He started talking to the shop’s owners – Andrea Marchesi and Lorenzo Canali – and suggested why don’t they try and do what they were doing in Italy, but in the UK and he would help help make it happen.
He promptly gave up his high salary trading foreign currency to swap it trying to sell boxes of wine at farmers markets at the weekend. “I did it for one winter and it nearly killed me – it was just so cold,” recalls Malin.
Making a difference
One thing the When in Rome team has undoubtedly got right is it name. It captures the slightly maverick, left field approach it is taking to wine. A wine brand that does not take itself too seriously, but one that has serious ambitious and wants to address serious issues.
Malin admits it was actually a brand consultant who came up with the name during a very early session in its planning days. Whilst he could not afford to keep the brand consultant on, the name stuck. “So it was money well spent,” says Malin.
The three co-founders also shared a passion for sustainability and for running a business together that had clear environmental goals and ambitious. Malin admits it is still very much at the start of that process and there are many areas it needs to improve on – including ensuring its producer suppliers are as sustainable as possible.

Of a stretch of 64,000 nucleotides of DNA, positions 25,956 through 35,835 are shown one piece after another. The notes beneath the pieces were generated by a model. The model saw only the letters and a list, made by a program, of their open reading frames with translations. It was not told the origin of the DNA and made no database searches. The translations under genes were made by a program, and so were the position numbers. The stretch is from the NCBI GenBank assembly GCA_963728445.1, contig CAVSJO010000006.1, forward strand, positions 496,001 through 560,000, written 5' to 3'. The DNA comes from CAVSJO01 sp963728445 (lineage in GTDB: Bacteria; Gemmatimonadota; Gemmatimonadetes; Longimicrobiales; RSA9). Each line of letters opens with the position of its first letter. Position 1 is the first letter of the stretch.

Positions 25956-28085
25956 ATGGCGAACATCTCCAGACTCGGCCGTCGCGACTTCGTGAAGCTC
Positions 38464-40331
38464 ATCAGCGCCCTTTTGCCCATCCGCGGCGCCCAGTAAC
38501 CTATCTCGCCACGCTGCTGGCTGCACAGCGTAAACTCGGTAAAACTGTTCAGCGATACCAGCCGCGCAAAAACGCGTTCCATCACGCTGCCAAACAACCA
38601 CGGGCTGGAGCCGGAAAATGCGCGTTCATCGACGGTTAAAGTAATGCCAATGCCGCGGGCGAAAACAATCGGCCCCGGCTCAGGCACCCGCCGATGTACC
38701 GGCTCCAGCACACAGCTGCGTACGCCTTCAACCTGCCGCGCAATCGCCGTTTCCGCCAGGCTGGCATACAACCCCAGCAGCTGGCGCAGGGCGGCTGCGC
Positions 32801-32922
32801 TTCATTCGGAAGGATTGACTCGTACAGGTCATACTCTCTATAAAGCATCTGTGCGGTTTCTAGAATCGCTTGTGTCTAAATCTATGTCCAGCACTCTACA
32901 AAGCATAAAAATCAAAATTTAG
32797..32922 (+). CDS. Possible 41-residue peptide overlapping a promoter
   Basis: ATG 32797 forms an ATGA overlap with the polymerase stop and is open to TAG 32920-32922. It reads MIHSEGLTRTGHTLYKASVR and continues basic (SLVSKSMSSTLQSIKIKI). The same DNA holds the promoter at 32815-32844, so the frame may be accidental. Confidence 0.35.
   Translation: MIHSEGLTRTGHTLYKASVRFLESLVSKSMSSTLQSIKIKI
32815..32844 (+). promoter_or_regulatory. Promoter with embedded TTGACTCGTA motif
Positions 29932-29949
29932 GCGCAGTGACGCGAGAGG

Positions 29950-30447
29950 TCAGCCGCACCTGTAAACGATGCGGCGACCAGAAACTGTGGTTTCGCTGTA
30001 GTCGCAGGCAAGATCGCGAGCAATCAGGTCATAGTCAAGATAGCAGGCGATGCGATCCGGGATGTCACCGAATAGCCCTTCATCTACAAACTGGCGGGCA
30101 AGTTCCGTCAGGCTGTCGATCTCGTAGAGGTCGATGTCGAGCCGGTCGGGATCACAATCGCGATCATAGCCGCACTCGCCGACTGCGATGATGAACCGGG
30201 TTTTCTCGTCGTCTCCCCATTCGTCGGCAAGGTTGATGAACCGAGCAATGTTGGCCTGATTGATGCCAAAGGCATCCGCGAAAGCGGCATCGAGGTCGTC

But it meant the three could come together under the same vision for the brand and business. Particularly as Marchesi and Canali were already working with producers in Italy who were able to work with bag-in-box packaging.
It is also a vision and mission that an increasing number of wine businesses are wanting to follow. Which is how When in Rome got its first break thanks to Victoria Mason, who at the time in 2017 was in charge of developing new format and packaging ideas at Waitrose.
“She came across us on Instagram and got in touch to see if we could work together. That was such a big break for us,” says Malin as it not only gave them their first major listing, they were able to work with the Waitrose team on finessing the labelling and design of the bag-in-box.
He is hopeful of getting When in Rome into other multiple accounts and has had lots of good talks, but as yet no-one has taken the bite. “They all know who we are,” he adds.
Working with Waitrose means it does get some “push back from independent wine merchants” but Mailn hopes more will see the sustainable, quality and premium credentials behind the brand and give it a go.